The Federal Reserve Bank of Minneapolis hosted an economic forecast meeting this morning at their offices on the banks of the Mississippi. Economists Toby Madden and Rob Grunewald told a room full of reporters that conditions likely will worsen throughout 2009. Unemployment is expected to increase to as high as 7 percent in the Upper Midwest. This is a summary of their forecast.
There has been some debate about the extent to which banks have tightened up lending in the last few months. In this paper published in October, Fed economists argue that reports of credit drying up are exaggerated. Madden, however, said that the Minneapolis Fed Bank wanted to get a better handle on the answer.
“We decided to do some additional surveys and ask additional questions on our current surveys,” he said in an interview this morning. “Based on those survey results, we found credit conditions have tightened. Banks are requiring more documentation and more collateral and have tighter standards in general, even charging higher interest rates.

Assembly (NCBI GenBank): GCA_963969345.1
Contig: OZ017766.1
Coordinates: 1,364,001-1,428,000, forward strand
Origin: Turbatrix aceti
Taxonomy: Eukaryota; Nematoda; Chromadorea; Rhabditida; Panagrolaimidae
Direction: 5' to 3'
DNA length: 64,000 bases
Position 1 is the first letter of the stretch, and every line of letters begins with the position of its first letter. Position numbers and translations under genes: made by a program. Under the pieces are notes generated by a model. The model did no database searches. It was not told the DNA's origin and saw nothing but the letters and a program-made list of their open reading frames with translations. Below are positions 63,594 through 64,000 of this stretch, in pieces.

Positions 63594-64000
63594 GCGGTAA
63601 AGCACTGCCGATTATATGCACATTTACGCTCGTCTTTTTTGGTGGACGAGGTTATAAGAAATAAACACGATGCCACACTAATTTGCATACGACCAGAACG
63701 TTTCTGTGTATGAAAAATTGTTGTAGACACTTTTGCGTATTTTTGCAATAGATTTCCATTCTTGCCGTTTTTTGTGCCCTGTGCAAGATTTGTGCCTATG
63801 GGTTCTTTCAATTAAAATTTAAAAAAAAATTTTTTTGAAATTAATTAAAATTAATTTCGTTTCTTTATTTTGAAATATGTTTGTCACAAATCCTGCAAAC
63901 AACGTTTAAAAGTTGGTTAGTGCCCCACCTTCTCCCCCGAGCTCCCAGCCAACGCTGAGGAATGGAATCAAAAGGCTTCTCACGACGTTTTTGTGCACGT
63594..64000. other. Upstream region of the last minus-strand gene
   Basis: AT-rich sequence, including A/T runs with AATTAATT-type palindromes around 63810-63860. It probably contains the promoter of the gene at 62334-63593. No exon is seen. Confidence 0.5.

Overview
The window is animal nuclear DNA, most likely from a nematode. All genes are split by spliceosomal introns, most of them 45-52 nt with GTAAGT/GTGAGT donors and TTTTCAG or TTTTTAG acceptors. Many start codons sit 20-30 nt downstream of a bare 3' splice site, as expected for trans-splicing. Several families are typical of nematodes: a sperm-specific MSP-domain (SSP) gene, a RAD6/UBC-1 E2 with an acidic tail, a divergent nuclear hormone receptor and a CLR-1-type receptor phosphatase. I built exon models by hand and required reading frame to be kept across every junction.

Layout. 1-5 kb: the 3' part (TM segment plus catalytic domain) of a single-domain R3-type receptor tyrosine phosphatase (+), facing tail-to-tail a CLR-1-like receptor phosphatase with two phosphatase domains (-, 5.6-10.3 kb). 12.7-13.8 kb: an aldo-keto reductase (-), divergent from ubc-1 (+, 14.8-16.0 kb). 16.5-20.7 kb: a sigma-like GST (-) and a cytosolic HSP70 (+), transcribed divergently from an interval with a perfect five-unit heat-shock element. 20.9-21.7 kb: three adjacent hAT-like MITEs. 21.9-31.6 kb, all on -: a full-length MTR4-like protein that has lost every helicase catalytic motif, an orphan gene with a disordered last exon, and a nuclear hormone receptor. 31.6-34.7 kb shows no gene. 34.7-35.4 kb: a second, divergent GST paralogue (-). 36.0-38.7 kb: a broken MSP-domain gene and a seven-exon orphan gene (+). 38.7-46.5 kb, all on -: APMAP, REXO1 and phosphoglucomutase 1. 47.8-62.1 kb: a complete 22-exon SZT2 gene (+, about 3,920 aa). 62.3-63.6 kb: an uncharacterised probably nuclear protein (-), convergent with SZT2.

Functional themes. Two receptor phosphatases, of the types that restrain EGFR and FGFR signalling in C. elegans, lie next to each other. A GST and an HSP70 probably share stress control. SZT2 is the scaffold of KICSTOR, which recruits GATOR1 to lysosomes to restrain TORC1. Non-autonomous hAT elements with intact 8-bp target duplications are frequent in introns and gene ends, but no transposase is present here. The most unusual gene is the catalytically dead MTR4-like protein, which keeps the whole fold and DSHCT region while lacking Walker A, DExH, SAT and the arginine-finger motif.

“Meanwhile, the banks are saying they have enough cash on hand to lend,” Madden continued.
Comments from business owners, Madden said, suggest a reduced demand for credit. For example, most business owners and managers in the Upper Midwest say they are cutting back on employment, capital investment and acquisitions. “So they need to borrow less money,” Madden said.
With conditions in the business world tougher, Madden said, “banks are looking to make sure that they get paid back. Possibly in the previous cycle they might have lent too freely and now they are seeing higher write-offs. So they are tightening their credit standards. Peoples’ financial conditions have deteriorated slightly because of the downturn in the economy, so they are less credit worthy to borrow money.”
I asked to what extent he thought regulators are driving the tightening of lending standards. “I don’t get the sense this is regulatory driven,” Madden said. The Fed got “comments from hundreds of bankers surveyed and I think we got one or two comments regarding regulation, whereas most of it is just saying, ‘hey, that’s business.’”